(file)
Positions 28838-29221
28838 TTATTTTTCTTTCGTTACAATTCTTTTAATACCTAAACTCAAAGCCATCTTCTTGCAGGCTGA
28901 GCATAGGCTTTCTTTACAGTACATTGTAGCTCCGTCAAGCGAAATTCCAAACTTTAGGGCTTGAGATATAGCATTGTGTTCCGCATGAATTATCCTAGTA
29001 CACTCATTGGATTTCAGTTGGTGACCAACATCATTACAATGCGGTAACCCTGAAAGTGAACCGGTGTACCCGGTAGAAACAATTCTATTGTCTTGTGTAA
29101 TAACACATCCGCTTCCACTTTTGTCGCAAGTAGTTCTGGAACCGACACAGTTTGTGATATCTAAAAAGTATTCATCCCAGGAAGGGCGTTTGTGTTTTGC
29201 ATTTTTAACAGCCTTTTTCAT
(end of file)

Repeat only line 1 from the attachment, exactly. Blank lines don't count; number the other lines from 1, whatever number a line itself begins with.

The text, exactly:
Positions 28838-29221